Legislative Alert: Spokeo Returns, Decision Not So Business-Friendly

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  • Ninth Circuit Upholds Original Spokeo Decision
  • Walmart Faces FCRA Challenge
  • NFL Studying Marijuana

 

Ninth Circuit Upholds Original Spokeo Decision

The legal machinations over the case of Robins v. Spokeo continue, and the decisions seem to have come full circle.

In the original complaint, named plaintiff Thomas Robins sued a company that aggregates information about people and makes it available through a search engine on the internet. Robins claimed the information posted about him by Spokeo was inaccurate, even though the incorrect information did not cause any discernable harm like a lost job opportunity or being turned down for credit.

The California District Court that first heard the case dismissed it, holding that Robins lacked standing to bring the lawsuit.

The Ninth Circuit Court of Appeals reversed that decision, saying that the violation of statutory rights was enough to satisfy the requirements to establish standing.

In May of 2016 the Supreme Court vacated the Ninth Circuit’s decision, saying that the Ninth Circuit was incomplete when conducting their analysis. They held that the Ninth Circuit focused on the requirement of particularity but didn’t assess concreteness, and that both elements of injury must be addressed.

SCOTUS sent the case back to the Ninth Circuit for another look, and on August 15th the appeals court yet again decided that the plaintiff does have standing to pursue the claim. They held that the injury was both concrete and particularized, noting that the FCRA’s intention is to protect consumers from having incorrect information spread about them.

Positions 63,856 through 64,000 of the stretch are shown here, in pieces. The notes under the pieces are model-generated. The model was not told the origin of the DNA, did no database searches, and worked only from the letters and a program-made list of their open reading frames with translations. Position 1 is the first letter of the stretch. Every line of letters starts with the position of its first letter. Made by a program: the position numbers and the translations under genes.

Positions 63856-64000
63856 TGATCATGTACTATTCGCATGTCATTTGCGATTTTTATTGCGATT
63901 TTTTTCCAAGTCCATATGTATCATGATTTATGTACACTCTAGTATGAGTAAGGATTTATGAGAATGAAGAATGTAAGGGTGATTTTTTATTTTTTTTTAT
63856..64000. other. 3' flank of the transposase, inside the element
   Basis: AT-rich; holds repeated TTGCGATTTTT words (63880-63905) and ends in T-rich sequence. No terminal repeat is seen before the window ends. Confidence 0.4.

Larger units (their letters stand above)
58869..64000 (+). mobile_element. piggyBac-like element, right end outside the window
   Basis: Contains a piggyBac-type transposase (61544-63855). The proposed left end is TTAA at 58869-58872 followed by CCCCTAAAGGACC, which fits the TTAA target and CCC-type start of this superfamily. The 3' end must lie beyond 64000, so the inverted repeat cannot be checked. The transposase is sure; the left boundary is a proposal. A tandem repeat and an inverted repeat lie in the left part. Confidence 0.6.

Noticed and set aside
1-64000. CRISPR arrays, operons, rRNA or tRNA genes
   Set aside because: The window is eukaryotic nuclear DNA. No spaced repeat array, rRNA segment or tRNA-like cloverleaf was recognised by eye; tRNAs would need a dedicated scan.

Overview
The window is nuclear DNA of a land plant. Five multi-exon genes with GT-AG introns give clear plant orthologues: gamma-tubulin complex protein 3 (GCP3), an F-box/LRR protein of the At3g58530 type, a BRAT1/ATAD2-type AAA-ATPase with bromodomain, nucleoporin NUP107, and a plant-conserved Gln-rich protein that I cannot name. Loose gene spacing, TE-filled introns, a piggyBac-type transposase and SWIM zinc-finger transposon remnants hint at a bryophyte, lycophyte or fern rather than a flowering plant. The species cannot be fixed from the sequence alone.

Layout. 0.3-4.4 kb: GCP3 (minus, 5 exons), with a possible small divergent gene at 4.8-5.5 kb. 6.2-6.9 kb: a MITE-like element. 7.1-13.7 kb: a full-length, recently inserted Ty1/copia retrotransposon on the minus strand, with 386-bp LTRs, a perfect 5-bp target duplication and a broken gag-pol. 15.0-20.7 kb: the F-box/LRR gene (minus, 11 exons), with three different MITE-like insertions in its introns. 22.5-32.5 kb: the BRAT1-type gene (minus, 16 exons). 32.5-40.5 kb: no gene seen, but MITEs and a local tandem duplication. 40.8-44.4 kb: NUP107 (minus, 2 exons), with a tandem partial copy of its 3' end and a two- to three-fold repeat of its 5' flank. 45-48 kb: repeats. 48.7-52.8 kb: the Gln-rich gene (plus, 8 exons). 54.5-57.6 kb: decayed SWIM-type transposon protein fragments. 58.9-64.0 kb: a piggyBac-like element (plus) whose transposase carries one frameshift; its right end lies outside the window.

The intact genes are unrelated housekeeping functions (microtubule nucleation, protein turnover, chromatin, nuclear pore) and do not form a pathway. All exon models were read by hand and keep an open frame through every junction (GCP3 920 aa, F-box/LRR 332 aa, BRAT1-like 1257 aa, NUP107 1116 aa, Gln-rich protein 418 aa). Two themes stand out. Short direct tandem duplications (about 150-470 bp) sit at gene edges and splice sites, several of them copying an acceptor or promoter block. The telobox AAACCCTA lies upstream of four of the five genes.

For now, we don’t know whether this is the end of the road or if Spokeo will make its way back up to the Supreme Court. What we do know is that this has been an interesting journey that may still have a few final twists and turns.

 

Walmart Faces FCRA Challenge

One of the nation’s biggest retailers is facing a class action lawsuit like many we have seen before. Plaintiff Randy Pitre is claiming Walmart did not provide the required “clear and conspicuous” disclosure that they planned to conduct a background check during the hiring process. Pitre claims the disclosures were embedded in extraneous information required by the Fair Credit Reporting Act (FCRA). The suit also alleges that the retailer did not get the proper authorization to run the background check and also failed to tell give applicants the required Summary of their Rights that is mandatory under the FCRA. If a class is certified it would include current, former, and prospective employees who were subject to a background check during the last 5 years. In addition to the FCRA, the suit alleges several California laws were violated as well.

[Related] FCRA Compliance: What You Need to Know

 

NFL Studying Marijuana

The NFL has always held a hard line when it came to players using marijuana. But now, team owners have agreed to sit down with the NFL Players Association to look into the value of using the drug to treat pain. While the research is being conducted, the players union is reportedly trying to get punishments reduced in light of the fact that 29 states now have some form of legalized marijuana. Twenty of the league’s 32 teams play in states where medical marijuana is legal, but player can still be punished if they test positive.

[Related Webinar] 30 Minute Marijuana Update

 

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Jennifer Gladstone

Posted By: Jennifer Gladstone

Jennifer Gladstone is a news anchor and journalist with more than 20 years of experience in front of the camera. She's worked in several markets, large and small, and has performed nearly every task needed in a newsroom. As EBI’s Screening News Editor, she keeps EBI’s customers and blog subscribers up to date on the latest screening news and legislative alerts affecting companies of all sizes.

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